Edmunds Tests Tesla, VW ID.4 and Mustang Mach-E Actual Range and Reserve Range – In February 2021, Edmunds reported that every Tesla failed to hit its EPA range estimate in Edmunds’ real-world EV range testing. Tesla argued that Edmunds hadn’t accounted for the safety buffer: additional miles after an indicated zero that would see its vehicles match EPA figures, and so Edmunds assembled a group of five new electric vehicles from Tesla, Ford and Volkswagen to test Tesla’s claim. Edmunds tests showed that there is no fixed safety buffer. Even allowing for the additional miles recorded after an indicated zero, only two of the six Teslas we tested would hit their EPA figures in our real-world conditions. EVAdoption: All of the various testing cycles for EV range have flaws, but the value is in being able to compare vehicles. If each OEM has a different approach to their battery buffer range, then the EPA numbers become less trustworthy. Let’s hope that the EPA can soon find a testing method that ensures apples to apples comparisons. – March 25, via Edmunds
Jeep Is Building A Charging Network For The Wrangler 4xe At Off-Road Trails – Jeep is building a charging network for its electrified models and will be called the Jeep 4xe Charging Network. The Jeep-branded charging stations will be built at or near the trailheads of Jeep Badge of Honor off-road trails over the next year. Electrify America is partnering with Jeep to build the charging network. The charging stations will have Level 2 chargers, but because the Wrangler 4xe PHEV has a small 17-kWh battery pack, it can fully charge in two hours with a Level 2 charger. Once fully charged, the plug-in hybrid off-roader can travel up to 21 miles on all-electric energy. Electrify America will also provide a custom mobile app that will unlock free charging for Jeep 4xe owners. – March 27, via InsideEVs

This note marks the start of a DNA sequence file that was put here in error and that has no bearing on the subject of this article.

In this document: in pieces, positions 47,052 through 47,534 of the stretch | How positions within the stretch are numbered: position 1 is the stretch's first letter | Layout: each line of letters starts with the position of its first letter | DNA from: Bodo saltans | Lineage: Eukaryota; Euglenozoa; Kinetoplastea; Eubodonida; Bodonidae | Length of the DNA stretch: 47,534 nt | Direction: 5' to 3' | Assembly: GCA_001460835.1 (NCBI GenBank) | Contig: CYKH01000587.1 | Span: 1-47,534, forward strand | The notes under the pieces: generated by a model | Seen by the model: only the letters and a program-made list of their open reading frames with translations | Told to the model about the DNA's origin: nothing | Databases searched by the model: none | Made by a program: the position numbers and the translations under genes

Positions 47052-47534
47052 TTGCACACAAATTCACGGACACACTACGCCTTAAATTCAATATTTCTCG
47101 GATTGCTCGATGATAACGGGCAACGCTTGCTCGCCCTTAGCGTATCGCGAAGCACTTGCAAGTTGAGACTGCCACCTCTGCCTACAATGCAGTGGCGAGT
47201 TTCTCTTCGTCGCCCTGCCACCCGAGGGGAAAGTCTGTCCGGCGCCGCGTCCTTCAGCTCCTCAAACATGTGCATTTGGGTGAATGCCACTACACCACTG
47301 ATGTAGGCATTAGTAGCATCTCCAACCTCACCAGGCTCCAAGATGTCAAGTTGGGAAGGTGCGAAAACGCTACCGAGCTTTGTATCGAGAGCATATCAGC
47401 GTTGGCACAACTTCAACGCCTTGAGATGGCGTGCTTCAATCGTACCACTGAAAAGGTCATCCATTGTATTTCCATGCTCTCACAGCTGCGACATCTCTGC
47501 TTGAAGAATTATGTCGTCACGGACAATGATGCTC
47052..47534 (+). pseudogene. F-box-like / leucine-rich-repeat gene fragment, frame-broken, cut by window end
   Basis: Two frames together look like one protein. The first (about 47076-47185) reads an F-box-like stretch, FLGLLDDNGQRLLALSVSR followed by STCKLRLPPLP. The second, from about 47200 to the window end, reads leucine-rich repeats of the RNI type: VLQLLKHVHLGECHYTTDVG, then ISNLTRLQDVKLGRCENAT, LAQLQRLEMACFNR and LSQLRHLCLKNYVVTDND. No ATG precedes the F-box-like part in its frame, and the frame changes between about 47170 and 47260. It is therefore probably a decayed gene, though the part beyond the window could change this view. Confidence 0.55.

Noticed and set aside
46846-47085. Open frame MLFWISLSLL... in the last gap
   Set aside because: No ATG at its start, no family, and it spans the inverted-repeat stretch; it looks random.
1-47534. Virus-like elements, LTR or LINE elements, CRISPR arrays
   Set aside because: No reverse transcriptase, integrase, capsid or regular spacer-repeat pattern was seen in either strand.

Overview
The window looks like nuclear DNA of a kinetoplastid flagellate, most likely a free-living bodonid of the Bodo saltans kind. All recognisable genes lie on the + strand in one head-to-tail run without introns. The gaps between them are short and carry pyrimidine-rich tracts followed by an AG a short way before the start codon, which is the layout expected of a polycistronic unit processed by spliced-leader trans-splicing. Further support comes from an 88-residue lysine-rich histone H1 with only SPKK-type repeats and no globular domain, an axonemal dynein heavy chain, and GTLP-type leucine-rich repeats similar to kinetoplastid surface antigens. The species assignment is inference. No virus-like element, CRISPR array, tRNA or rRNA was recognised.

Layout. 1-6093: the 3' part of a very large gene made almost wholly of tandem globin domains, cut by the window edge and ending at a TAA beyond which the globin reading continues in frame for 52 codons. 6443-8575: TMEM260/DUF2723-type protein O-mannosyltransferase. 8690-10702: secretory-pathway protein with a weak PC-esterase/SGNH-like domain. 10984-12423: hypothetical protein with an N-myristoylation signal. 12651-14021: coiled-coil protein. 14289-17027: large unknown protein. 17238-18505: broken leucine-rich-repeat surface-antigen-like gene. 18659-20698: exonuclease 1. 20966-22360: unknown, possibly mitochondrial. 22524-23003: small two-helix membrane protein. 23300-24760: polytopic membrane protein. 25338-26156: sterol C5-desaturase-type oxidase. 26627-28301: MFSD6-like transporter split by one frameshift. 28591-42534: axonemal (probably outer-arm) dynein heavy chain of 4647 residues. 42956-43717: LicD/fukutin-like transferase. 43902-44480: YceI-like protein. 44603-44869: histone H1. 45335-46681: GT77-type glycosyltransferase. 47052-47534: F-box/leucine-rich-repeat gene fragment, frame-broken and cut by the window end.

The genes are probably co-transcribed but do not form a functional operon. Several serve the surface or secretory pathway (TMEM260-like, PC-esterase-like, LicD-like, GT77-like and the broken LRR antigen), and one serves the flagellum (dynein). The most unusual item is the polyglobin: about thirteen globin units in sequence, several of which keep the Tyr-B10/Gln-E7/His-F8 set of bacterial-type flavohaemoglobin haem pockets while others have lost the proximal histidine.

Magna to build EV battery component plant in Michigan – Magna has broken ground on a new manufacturing facility in St. Clair, Michigan, that will build complex battery enclosures for the all-new 2022 GMC Hummer EV. Construction of the 345,000 square-foot facility, named Magna Electric Vehicle Structures, represents more than a $70 million investment that is expected to bring more than 300 jobs to the city of St. Clair over the next five years. – March 25, via Magna press release
Regulations and Incentives